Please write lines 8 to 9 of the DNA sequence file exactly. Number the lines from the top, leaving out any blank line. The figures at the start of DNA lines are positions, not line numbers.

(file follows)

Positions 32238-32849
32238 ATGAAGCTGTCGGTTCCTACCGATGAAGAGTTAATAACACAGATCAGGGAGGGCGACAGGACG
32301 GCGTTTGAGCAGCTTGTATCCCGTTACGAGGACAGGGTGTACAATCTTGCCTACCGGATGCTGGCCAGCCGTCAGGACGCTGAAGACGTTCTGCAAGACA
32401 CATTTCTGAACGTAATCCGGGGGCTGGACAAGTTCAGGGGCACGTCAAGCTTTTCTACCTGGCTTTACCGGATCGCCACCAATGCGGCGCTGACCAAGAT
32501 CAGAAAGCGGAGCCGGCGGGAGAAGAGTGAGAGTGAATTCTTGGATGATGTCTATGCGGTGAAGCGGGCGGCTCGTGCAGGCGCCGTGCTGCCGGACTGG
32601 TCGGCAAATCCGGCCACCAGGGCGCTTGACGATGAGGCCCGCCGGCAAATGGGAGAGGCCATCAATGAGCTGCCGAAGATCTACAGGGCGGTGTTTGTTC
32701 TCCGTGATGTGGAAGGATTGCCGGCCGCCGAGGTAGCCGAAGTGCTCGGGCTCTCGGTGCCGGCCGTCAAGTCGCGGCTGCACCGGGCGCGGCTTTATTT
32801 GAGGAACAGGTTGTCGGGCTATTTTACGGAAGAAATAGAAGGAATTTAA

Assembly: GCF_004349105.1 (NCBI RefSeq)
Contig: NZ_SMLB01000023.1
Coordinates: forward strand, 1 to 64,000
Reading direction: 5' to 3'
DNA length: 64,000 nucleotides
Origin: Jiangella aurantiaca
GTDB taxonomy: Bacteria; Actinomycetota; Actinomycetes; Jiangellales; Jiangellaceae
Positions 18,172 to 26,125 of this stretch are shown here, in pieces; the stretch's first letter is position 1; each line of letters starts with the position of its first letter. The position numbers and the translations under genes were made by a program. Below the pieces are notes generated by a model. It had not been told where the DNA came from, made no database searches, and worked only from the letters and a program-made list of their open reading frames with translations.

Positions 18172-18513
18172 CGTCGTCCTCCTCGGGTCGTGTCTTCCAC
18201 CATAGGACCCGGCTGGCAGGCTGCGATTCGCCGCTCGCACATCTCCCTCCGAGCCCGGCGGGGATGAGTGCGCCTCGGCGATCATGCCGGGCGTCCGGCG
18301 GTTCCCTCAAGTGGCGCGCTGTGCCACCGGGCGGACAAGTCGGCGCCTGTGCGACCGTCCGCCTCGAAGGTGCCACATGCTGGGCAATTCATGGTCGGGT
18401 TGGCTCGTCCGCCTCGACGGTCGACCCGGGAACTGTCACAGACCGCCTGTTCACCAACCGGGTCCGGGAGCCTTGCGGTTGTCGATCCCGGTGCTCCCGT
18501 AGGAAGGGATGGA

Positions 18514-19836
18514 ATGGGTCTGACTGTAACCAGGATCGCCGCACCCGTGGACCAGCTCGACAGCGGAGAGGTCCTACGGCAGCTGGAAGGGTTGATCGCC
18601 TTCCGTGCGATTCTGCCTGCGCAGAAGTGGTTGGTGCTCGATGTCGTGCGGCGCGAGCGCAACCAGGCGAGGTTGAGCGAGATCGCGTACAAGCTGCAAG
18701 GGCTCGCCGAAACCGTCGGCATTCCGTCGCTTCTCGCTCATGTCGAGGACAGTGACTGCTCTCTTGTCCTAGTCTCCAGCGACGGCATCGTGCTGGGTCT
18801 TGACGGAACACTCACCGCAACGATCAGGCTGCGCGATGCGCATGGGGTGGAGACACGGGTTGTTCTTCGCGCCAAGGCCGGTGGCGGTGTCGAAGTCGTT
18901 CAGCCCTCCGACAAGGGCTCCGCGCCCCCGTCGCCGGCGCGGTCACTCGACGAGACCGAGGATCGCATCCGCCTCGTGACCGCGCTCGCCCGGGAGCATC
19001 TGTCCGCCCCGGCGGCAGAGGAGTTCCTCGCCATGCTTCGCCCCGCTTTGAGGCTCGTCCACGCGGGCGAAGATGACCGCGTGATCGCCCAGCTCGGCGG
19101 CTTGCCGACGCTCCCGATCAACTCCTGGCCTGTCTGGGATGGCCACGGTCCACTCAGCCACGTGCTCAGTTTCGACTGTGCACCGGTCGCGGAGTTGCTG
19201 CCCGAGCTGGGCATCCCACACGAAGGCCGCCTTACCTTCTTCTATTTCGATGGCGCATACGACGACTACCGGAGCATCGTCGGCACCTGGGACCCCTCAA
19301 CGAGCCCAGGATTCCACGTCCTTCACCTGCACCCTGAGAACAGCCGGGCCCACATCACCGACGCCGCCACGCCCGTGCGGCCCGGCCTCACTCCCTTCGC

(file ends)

32801 GAGGAACAGGTTGTCGGGCTATTTTACGGAAGAAATAGAAGGAATTTAA

Assembly: GCF_004349105.1 (NCBI RefSeq)